Dr. Freeman’s patient navigation initiative was focused on reducing disparities in cancer care through breaking down barriers to care. The NCI Patient Navigation program is similar to the program that Dr. Freeman developed. The American Cancer Society Patient Navigator program is designed to assist patients and families to access ACS Patient services and programs such as Road to Recovery, Dietician on Call, I Can Cope, and Reach to Recovery. The ACS Patient Navigator is usually a layperson who does not have clinical nursing experience. He or she may be a cancer survivor and have a firsthand sense of what a newly diagnosed cancer patient is experiencing. His or her role may be literally guiding a patient through the hospital corridors to find their way, or to assist with financial concerns and access to community resources.

The concept of patient navigation has many facets and is growing in popularity nationwide. However, it is also often misunderstood and not well defined to the general public nor to the medical community. It is clear, though, that patient navigation is more than a concept. It is a phenomenon that is sweeping through the cancer care community. It is a new discipline in oncology care and, as such, is in need of some effort to coordinate all of the good intentions into a cohesive and collaborative benefit for patients and healthcare providers.

Patient navigation in 2009

As this new role is being implemented in numerous facilities across the country, the need to define the scope of practice and appropriate job definition of lay, nurse, and social work navigation is critical. The patient, public, and healthcare communities must understand that the roles of the personnel filling these positions are not always interchangeable. However, collaboration must take place in order for the patient to realize the most effective benefit from navigation. The publicity about patient navigation may be somewhat misleading, as it does not always tell the whole story.

The National Coalition of Oncology Nurse Navigators is the only professional association representing the role of the nurse navigator. NCONN is dedicated to the support of the oncology nurse navigator, and is a result of the imperative to create and promote framework around the important role that the ONN plays in cancer care today. The ONN has the ability to change the face of cancer care. The ONN takes the leadership role in guiding, advocating for, and educating the patient and family throughout the cancer spectrum. He or she is the clinical professional with the knowledge and skills necessary to assess patient needs and make referrals to appropriate resources and services that will relieve the patient’s burden and give him or her the resources necessary to concentrate on treatment and recovery. This may include facilitating appointments, answering questions about diagnosis and treatment side effects, making connections to psychosocial counseling, finding a wig, holding a hand before or after surgery, facilitating support groups, providing resources for children to explain a parent’s cancer diagnosis, and numerous other issues. There is a large component of educating and providing psychosocial support to the cancer patient and his or her family.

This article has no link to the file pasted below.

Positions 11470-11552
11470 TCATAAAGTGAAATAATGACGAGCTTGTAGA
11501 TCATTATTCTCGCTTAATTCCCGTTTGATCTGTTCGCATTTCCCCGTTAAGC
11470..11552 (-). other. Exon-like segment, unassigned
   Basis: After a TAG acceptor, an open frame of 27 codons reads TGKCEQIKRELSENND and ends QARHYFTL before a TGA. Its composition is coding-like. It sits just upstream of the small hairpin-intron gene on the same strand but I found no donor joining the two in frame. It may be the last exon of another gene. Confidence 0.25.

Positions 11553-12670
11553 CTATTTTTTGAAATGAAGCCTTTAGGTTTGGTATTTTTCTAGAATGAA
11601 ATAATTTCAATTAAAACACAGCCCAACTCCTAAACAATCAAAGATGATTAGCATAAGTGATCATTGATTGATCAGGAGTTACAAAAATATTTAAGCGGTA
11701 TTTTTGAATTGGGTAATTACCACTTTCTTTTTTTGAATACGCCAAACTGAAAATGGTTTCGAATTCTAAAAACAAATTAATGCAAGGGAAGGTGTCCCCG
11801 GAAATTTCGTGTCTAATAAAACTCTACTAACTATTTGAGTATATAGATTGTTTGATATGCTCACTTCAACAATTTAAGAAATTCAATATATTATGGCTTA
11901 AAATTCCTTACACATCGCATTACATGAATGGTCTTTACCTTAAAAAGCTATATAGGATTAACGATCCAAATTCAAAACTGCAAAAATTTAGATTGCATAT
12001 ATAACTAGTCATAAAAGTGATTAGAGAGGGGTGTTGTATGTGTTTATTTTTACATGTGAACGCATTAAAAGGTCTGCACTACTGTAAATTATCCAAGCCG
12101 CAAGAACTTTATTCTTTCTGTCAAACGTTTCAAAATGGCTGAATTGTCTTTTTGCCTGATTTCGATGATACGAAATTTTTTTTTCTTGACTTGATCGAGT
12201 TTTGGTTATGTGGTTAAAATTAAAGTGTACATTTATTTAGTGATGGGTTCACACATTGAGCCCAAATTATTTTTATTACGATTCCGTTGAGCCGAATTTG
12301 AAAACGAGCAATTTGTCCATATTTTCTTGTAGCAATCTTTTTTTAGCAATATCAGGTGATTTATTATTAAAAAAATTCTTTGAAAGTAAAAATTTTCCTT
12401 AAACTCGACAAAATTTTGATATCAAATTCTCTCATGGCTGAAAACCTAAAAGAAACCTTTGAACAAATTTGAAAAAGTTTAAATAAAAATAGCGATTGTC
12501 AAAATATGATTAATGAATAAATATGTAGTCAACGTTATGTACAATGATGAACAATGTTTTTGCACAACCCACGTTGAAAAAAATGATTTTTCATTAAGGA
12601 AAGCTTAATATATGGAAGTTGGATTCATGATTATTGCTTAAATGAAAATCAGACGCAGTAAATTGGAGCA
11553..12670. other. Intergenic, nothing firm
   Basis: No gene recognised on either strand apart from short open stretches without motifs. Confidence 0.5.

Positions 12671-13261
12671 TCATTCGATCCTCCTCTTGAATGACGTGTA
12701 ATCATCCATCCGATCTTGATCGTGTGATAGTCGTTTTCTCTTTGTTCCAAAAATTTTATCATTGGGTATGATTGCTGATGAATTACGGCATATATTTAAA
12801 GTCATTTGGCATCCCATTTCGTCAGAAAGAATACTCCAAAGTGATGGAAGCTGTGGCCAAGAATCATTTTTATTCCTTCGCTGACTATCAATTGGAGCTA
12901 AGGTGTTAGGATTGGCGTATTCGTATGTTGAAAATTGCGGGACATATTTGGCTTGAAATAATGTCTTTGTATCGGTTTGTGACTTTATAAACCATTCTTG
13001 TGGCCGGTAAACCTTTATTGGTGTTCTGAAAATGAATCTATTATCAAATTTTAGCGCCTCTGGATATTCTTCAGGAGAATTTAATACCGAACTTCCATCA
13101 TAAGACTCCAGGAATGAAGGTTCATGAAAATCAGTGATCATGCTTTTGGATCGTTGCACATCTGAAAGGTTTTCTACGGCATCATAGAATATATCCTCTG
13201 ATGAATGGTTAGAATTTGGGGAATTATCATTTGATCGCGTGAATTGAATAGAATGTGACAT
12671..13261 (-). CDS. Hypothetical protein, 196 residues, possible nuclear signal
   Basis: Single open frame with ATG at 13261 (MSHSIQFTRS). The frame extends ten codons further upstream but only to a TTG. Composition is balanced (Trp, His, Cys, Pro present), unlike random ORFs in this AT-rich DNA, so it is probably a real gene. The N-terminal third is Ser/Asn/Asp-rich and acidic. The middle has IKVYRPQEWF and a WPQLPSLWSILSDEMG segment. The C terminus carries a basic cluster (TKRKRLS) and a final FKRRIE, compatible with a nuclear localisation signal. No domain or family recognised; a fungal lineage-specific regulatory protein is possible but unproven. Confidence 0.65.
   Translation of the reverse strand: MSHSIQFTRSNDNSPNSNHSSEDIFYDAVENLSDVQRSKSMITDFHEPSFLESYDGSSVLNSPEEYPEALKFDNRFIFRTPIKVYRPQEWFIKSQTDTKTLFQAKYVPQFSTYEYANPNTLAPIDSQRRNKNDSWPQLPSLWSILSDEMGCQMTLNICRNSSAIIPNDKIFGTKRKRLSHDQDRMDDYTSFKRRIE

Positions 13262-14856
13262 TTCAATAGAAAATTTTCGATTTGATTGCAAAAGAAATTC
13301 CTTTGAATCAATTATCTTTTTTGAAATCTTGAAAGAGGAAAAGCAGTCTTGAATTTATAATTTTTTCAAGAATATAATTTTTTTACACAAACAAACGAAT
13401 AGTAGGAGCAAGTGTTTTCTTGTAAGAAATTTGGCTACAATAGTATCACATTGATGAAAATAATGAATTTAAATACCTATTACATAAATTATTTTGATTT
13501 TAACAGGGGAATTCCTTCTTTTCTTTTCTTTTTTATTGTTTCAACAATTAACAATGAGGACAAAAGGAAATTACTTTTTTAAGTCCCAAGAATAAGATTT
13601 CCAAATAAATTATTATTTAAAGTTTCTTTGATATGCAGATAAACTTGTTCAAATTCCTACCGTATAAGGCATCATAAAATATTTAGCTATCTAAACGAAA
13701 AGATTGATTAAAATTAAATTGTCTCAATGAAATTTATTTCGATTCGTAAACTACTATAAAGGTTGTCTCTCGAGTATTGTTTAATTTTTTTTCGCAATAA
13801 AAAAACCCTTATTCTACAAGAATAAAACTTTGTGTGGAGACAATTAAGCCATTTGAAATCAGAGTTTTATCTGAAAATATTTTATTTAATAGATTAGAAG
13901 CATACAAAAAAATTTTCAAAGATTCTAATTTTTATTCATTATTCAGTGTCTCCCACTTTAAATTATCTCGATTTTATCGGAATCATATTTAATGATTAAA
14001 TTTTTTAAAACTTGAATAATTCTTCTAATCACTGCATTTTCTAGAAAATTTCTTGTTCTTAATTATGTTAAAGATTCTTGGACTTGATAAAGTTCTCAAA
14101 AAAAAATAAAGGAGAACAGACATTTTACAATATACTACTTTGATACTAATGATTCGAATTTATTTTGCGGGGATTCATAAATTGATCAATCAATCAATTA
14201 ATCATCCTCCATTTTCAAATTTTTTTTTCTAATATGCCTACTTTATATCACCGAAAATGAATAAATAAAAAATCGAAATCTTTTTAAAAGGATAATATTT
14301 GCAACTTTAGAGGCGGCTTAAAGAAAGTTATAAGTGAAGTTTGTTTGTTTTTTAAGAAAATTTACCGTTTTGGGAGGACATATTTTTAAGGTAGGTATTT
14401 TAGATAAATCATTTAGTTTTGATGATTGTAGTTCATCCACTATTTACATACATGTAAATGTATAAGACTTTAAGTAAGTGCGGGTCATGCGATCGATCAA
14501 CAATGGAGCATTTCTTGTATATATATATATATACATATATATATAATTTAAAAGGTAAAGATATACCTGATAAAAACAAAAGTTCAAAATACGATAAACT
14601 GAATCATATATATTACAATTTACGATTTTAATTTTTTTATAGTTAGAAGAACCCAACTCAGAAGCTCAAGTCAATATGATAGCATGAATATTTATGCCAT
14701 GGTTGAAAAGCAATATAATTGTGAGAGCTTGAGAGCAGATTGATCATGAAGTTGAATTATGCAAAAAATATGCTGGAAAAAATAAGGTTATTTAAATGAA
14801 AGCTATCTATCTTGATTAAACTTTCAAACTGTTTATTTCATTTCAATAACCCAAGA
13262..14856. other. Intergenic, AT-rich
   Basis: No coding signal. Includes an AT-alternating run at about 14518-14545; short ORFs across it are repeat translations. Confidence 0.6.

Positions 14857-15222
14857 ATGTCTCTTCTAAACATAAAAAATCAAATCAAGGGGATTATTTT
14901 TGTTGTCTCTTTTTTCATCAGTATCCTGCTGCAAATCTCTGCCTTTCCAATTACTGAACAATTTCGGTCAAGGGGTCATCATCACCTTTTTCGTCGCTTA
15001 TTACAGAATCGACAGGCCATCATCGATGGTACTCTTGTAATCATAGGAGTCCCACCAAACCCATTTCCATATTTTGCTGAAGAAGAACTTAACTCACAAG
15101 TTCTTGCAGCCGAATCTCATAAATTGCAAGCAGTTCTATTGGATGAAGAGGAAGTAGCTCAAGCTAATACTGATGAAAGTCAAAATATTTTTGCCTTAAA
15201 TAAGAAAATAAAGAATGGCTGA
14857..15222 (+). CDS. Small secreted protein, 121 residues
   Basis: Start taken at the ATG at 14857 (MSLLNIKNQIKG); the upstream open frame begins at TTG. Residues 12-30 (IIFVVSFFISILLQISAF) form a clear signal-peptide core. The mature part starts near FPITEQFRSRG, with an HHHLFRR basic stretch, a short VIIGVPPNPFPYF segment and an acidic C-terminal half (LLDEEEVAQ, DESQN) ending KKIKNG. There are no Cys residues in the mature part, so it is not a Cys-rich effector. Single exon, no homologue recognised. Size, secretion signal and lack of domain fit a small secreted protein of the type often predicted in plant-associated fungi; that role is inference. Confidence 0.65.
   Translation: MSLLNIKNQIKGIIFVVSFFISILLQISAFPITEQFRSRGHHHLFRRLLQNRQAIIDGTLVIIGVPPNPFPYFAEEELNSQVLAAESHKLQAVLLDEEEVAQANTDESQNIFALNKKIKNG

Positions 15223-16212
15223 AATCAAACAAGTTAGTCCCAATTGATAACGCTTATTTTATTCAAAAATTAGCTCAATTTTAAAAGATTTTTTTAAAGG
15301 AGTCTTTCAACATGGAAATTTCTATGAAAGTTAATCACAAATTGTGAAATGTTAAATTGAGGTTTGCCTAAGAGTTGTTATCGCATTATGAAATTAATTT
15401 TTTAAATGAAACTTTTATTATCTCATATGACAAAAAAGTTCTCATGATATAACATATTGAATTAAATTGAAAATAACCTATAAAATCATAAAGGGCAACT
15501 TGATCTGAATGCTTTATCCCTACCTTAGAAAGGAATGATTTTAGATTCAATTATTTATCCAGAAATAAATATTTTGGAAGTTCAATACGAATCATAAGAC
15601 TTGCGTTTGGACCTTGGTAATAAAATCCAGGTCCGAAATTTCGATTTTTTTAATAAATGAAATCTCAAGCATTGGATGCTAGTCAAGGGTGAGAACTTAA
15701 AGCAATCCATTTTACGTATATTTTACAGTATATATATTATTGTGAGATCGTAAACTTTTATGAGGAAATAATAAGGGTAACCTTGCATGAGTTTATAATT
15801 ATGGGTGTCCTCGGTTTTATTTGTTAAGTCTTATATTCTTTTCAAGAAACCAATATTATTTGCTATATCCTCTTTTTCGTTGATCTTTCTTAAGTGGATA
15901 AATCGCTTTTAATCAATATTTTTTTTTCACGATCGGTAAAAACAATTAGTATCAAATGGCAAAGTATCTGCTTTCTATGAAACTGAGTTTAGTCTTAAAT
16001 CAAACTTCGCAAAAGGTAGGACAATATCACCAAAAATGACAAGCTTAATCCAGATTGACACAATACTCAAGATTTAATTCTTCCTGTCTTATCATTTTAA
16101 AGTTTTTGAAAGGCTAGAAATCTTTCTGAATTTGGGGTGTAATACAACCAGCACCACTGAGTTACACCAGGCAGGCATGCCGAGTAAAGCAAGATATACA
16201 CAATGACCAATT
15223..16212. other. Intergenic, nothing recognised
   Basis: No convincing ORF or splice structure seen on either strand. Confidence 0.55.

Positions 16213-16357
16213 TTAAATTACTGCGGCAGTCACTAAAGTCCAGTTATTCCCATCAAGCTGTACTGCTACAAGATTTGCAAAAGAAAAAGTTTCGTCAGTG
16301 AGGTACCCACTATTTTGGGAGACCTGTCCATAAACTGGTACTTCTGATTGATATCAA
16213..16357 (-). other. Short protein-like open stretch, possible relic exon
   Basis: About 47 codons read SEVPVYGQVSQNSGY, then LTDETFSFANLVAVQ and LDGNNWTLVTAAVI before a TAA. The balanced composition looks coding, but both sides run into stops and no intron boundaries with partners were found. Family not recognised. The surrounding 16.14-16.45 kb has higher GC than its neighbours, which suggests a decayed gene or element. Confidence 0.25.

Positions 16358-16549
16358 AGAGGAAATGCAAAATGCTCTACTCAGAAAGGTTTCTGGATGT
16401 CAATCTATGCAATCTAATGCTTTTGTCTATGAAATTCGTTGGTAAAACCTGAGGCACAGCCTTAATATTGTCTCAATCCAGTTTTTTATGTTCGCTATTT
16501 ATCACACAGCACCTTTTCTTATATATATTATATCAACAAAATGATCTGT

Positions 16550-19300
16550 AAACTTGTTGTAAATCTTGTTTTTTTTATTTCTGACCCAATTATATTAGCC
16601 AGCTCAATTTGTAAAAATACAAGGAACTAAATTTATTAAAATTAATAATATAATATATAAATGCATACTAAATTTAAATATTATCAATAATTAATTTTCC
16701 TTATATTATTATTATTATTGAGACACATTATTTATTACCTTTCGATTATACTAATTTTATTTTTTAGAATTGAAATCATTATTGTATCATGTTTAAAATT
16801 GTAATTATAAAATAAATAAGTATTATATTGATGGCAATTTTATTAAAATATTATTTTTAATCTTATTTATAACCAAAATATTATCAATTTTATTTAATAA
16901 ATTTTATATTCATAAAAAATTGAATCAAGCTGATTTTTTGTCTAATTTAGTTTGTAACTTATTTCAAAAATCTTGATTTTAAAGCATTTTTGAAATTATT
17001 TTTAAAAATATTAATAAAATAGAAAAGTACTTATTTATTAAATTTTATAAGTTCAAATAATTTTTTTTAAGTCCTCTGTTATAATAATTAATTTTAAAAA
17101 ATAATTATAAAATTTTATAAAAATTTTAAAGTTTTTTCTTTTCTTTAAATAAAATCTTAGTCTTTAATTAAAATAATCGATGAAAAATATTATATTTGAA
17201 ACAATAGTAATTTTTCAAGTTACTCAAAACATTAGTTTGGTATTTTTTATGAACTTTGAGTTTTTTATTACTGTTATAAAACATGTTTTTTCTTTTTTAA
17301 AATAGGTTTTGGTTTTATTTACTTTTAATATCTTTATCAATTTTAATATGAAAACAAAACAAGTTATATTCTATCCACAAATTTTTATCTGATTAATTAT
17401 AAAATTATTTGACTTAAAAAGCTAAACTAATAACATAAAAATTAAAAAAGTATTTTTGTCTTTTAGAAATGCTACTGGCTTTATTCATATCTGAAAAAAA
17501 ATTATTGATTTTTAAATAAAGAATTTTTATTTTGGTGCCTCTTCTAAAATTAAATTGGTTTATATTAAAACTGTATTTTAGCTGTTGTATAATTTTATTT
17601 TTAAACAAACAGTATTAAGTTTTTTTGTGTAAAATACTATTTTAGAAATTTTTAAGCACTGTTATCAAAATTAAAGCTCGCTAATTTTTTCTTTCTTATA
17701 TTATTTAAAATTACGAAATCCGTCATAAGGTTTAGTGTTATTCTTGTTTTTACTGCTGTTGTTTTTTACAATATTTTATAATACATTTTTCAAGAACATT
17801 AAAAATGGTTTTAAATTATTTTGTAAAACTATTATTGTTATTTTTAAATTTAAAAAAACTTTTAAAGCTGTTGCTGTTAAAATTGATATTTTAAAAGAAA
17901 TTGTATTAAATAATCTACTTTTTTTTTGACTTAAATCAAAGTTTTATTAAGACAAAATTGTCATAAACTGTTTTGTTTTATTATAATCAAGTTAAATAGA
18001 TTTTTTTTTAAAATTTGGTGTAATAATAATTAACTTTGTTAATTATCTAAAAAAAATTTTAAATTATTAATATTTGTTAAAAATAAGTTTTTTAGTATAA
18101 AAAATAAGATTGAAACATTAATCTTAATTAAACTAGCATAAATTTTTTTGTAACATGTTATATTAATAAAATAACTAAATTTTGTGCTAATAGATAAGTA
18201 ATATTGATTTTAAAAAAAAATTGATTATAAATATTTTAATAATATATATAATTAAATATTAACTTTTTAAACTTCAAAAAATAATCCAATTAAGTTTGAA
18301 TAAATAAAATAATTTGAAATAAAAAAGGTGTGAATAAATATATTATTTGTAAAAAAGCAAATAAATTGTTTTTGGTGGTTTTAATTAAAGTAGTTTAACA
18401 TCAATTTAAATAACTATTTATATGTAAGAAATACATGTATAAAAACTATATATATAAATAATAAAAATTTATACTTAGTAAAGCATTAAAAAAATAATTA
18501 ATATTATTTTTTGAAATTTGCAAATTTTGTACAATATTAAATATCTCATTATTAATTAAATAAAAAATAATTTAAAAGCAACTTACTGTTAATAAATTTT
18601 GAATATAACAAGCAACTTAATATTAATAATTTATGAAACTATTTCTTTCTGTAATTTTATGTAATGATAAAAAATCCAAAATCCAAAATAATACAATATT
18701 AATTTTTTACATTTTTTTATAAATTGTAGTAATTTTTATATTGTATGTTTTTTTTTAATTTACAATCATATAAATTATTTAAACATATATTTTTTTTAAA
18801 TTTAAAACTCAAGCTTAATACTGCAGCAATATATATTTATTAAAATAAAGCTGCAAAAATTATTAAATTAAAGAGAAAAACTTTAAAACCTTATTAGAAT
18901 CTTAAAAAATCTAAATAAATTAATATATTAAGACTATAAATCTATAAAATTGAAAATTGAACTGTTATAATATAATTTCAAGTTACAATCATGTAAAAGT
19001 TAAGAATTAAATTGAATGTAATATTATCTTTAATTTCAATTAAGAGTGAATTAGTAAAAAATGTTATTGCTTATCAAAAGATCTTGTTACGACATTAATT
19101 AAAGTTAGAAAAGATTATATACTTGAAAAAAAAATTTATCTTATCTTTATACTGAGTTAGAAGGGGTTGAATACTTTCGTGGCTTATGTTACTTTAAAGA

The ONN is the only discipline in oncology nursing that will interact with the patient at the beginning of diagnosis and treatment and may never have an endpoint. Patients often remain in contact with their navigator long after treatment ends.

The ONN is the team leader and should be the point person in the continuum of the cancer patient’s care. Every hospital, oncology clinic, and private oncology practice should have an oncology nurse navigator who leads the team of navigators through their role as facilitators for meeting the needs of every person being treated for cancer. NCONN, in partnership with a variety of other stakeholders across the country, is taking the lead in elevating, defining, and supporting the concept of patient navigation, and the discipline of oncology nurse navigation in particular. If you are an oncology nurse navigator, patient care coordinator, nurse advocate, or other related healthcare professional, and you see yourself defined in this article, you should consider yourself an ONN. NCONN is your professional association working toward building consensus and definition around the patient navigation initiative. Nurses typically take the responsibility for the task that is most challenging. In order for the discipline of patient and nurse navigation to evolve and thrive, nurses are once again at the forefront. Every nurse in this role or thinking about navigation has the opportunity to network with colleagues across the local, regional, and national arena to draw upon the experience and skills of other nurse navigators. Together, nurses are taking the lead in creating a more organized, compassionate, caring experience for cancer patients and their families.

For more information about oncology nurse navigation or patient navigation, go to www.nconn.org or www.cancer.org.

Tina Beerman, RN, BS, is president and co-founder of the National Coalition of Oncology Nurse Navigators.